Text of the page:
Financial planning is really about… managing your client’s expectations

Financial planners often have to manage their client’s expectations.

It’s almost as hard to do as changing your client’s behaviour.

We can recall meeting a second-marriage middle level manager, on $100,000 a year. His new wife worked part time in a bayside Melbourne frock shop, on commission, for about $20,000 a year.

They were financially ambitious. They wanted to build a new home, put three kids through university, travel overseas every year as a family and retire early with the same standard of living as they enjoyed before they retired. Or better. They were so ambitious. They wanted it all.

The only problem is they were not prepared to change. At all.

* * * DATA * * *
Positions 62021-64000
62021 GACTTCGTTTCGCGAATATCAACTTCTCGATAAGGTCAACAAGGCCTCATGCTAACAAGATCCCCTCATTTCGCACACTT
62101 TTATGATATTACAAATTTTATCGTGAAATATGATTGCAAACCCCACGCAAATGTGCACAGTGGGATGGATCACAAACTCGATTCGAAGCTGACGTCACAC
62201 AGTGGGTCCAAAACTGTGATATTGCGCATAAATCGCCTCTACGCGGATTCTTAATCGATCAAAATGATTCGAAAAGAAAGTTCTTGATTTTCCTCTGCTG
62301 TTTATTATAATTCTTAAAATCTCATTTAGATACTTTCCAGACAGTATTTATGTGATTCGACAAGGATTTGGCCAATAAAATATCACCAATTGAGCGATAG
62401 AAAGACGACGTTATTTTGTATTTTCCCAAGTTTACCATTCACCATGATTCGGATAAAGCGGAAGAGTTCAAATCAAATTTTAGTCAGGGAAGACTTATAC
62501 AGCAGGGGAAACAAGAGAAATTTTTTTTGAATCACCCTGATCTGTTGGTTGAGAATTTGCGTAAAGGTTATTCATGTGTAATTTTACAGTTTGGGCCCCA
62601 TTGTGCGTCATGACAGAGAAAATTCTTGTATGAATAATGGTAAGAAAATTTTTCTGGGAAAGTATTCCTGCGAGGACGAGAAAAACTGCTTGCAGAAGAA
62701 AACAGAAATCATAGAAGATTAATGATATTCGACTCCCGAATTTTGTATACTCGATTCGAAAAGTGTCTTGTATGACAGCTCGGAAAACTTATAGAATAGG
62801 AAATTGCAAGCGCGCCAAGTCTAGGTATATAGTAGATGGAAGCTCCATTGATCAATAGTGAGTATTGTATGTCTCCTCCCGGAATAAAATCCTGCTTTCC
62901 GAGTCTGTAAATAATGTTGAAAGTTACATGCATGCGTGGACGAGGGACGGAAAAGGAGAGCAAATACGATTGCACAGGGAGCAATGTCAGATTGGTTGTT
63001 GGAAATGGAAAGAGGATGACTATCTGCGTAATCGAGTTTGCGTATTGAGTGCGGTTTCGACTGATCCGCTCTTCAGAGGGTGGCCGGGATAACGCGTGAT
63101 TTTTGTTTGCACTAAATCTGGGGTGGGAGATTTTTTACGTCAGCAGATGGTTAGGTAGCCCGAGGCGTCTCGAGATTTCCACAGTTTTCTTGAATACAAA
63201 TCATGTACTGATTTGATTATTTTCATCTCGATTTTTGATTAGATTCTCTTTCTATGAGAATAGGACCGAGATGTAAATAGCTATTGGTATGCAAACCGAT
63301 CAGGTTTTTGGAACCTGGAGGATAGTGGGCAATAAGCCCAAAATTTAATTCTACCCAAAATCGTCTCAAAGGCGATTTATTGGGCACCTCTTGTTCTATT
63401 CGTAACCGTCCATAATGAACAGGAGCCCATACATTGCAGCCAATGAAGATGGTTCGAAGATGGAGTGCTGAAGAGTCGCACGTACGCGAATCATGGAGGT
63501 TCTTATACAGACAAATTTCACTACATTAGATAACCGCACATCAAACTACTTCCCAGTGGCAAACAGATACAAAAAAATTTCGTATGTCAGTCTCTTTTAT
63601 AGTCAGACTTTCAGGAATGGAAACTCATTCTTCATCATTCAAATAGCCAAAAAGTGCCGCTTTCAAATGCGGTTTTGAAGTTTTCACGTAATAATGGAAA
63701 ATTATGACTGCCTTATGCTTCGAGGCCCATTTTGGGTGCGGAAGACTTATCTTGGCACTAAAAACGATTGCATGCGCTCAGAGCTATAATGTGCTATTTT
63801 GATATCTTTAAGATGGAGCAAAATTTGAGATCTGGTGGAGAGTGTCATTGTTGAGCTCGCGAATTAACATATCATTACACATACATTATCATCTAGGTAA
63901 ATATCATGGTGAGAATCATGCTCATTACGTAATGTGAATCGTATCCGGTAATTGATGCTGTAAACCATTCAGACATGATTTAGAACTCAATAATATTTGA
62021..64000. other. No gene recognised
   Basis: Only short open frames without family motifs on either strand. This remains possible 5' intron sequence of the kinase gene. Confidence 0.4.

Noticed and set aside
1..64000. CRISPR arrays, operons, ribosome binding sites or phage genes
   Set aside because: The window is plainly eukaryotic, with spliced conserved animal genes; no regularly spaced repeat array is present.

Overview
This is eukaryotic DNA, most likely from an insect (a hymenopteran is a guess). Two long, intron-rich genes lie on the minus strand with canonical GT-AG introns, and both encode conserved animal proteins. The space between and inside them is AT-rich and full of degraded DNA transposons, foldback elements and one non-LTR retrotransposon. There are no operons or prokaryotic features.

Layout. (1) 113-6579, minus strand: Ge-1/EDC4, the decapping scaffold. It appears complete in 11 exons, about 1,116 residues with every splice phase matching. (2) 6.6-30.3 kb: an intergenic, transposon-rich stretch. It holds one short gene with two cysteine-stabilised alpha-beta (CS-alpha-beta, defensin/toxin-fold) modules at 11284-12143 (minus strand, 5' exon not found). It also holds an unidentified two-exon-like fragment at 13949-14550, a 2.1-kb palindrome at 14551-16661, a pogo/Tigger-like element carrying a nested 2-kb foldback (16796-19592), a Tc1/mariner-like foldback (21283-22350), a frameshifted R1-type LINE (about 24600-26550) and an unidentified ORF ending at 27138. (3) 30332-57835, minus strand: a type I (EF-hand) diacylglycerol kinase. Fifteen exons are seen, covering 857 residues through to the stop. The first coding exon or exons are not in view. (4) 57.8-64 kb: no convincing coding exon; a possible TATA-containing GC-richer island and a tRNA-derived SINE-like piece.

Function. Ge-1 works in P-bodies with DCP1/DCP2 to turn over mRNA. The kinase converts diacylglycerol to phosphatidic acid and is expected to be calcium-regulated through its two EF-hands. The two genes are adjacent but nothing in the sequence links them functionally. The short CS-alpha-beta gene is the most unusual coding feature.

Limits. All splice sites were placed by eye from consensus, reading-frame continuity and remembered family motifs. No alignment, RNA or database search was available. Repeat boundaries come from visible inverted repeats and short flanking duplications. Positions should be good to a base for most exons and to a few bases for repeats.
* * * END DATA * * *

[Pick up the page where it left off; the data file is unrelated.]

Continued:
This is a hard gig to handle.

The client’s expectations are (almost outrageously) excessive, and have to be gently managed and coaxed back to reality. It’s not easy, and you stand a good chance of never seeing your client again when they realise you do not have a magic wand. Not even their adviser can make a silk purse out of a sow’s ear.

The maths just don’t add up.

Financial advisers are not the only people who have to manage client expectations. Click here to see how lawyers do it.

The Dover Group